How The Power of An Entrepreneurial Mindset Is Helping Unite Societies
An entrepreneurial mindset is prized by companies for leadership, but can it also help unite divided societies? The partnership between Credit Suisse and Bloomberg explores how today's business leaders can help forge a more positive, social direction.
As world leaders prepare to descend on Davos, Switzerland for the 48th World Economic Forum Annual Meeting, the mood is undeniably fractious. Divisions loom large in socio-political discourse, and strategic fissures have emerged across multiple international fronts. Delegates in Davos are being encouraged to confront the challenges head-on under this year’s ambitious theme, "Creating a Shared Future in a Fractured World." But how realistic is the idea of a united vision, and who should we be looking to for leadership?
Amid polarized views—amplified in the age of social media—a compelling new narrative is starting to emerge around the role businesses can play when steered by purpose-led individuals. Today’s more socially conscious and connected corporate workforce has made a company’s ability to galvanize people around socially minded goals one of the best ways to attract and retain talent.
According to David Jones, cofounder of One Young World alongside Kate Robertson, the not-for-profit organization empowering the next generation of leaders to collectively tackle solutions to some of the world’s most pressing issues, the millennial generation is a key driving force behind the more socially-minded corporate thinking today.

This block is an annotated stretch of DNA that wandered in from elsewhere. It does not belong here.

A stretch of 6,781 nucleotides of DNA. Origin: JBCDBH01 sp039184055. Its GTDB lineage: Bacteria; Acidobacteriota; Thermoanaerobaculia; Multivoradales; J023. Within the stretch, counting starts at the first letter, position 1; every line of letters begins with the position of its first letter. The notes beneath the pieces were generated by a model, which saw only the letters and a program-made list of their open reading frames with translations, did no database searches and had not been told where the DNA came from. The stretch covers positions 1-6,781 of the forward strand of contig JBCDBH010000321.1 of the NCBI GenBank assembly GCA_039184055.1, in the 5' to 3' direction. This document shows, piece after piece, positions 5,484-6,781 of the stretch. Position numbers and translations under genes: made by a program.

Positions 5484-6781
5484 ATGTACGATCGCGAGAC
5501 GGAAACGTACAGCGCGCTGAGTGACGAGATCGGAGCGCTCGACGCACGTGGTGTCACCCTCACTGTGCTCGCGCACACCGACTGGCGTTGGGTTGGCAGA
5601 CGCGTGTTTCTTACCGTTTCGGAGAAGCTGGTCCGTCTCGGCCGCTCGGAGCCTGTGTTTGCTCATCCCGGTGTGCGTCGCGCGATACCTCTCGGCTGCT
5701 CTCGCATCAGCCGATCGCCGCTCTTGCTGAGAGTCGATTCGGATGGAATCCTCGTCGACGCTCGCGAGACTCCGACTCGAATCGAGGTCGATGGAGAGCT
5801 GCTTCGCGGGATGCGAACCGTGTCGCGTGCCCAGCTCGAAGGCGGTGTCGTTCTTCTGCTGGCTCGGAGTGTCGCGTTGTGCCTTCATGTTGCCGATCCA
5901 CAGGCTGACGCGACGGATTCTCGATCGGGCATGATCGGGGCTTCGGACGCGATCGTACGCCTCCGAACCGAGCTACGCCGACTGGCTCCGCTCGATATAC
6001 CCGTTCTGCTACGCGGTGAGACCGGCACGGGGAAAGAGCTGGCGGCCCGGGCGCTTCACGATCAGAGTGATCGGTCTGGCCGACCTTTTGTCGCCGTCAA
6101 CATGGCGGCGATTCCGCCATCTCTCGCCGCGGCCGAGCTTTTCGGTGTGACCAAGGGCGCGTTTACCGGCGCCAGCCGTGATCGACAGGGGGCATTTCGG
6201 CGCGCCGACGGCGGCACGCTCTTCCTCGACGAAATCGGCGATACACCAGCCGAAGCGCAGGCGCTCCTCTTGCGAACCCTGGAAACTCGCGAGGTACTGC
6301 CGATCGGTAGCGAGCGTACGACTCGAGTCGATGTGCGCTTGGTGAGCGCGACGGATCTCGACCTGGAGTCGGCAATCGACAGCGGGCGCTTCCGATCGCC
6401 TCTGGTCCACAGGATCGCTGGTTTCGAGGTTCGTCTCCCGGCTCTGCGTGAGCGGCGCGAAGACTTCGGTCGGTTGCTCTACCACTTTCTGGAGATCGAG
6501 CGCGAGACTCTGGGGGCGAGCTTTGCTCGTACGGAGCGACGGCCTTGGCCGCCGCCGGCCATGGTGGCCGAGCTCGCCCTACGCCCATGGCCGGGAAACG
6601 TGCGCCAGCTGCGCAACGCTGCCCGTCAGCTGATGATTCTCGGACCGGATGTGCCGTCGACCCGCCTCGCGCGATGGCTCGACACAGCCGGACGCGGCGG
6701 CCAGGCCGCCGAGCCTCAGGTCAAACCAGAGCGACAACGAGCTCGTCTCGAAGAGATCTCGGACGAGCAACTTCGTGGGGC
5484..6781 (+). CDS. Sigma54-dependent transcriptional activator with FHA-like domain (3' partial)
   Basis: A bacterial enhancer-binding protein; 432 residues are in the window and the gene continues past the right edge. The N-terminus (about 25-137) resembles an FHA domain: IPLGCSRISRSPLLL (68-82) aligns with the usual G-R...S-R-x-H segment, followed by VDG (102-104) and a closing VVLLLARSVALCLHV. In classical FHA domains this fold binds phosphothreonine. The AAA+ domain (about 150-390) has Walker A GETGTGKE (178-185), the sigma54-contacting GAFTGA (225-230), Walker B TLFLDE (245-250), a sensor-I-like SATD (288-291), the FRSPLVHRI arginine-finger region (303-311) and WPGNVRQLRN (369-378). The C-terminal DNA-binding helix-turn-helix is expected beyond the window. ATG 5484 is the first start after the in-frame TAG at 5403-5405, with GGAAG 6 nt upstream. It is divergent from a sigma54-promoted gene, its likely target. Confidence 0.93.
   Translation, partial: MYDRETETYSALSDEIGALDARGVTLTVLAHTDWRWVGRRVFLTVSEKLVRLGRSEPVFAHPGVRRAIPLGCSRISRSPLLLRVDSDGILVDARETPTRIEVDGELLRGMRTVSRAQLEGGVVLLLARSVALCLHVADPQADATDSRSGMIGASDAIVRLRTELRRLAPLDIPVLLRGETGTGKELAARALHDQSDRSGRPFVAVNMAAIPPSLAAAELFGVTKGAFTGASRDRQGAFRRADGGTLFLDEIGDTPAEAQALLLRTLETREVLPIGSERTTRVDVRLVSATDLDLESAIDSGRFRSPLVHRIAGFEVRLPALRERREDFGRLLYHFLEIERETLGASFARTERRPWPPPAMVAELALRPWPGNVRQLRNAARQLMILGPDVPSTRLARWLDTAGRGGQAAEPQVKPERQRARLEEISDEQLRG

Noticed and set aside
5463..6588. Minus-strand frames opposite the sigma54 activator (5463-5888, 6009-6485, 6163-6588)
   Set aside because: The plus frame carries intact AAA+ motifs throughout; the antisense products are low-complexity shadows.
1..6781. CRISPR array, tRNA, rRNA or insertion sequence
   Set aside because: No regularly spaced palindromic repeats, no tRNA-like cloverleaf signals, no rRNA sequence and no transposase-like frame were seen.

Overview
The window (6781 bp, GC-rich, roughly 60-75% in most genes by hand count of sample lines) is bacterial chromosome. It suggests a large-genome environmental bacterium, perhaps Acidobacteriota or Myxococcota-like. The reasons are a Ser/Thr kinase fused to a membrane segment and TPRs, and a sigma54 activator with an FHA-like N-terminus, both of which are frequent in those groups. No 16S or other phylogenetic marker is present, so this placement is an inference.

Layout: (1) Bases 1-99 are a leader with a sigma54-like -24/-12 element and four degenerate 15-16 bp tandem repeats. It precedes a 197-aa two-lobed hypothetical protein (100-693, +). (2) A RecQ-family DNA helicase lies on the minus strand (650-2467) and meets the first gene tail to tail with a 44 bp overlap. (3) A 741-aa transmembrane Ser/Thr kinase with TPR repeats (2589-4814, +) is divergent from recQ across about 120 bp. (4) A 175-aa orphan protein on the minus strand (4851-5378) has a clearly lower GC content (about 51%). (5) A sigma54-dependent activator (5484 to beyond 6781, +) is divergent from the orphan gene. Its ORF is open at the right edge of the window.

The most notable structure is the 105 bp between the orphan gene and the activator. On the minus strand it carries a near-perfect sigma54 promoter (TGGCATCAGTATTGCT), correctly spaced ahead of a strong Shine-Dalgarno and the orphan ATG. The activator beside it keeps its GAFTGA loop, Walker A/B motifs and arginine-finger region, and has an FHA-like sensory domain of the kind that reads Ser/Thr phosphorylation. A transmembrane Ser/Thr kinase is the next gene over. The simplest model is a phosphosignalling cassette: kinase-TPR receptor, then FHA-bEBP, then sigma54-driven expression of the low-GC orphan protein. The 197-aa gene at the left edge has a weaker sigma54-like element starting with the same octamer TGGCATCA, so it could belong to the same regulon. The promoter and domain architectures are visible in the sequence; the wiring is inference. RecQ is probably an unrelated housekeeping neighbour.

"Smart CEOs now understand that morally good decisions are invariably financially good ones, too. It is being driven in large part by millennials; we see these young leaders coming through One Young World, and they are much better informed than any preceding generation, much more socially responsible."
The Mindsets Driving Social Change
Even the most corporate companies are waking up to the shift in motivations. Paul Polman, Chief Executive of Unilever has been a vocal ambassador for companies taking on greater social responsibility. The Anglo-Dutch consumer goods company has made numerous, costly changes in factories around the world in an attempt to create a more sustainable, environmentally-friendly operation.
Polman was chosen by Ban Ki-moon, then U.N. Secretary-General, as the only business executive to help craft the 17 Sustainable Development Goals for the United Nations. Introduced in 2015, the U.N.’s SDGs include eliminating poverty and rectifying gender inequality. The approach is having a positive commercial impact too, with Unilever reporting that its Sustainable Living brands grew more than 50 percent faster than the rest of the business in 2016, and now contribute the lions share (60 percent) of total company growth.
As a global financial services provider, Credit Suisse is also committed to making a positive contribution to the SDGs in a variety of ways, for instance by promoting more inclusive access to financial services and providing capital to companies addressing global challenges through impact finance.
This socially conscious approach to business is not only taking shape in consumer-facing organizations. In Switzerland, for example, responsAbility, a private investor in microfinance and SME finance co-founded in 2003 by Credit Suisse, has built a strong business around supplying debt and equity financing to firms in emerging economies and developing countries. Every investment made by responsAbility is designed to contribute to inclusive growth and to create shared prosperity. The company measures its positive environmental and social outcomes against the U.N. SDGs.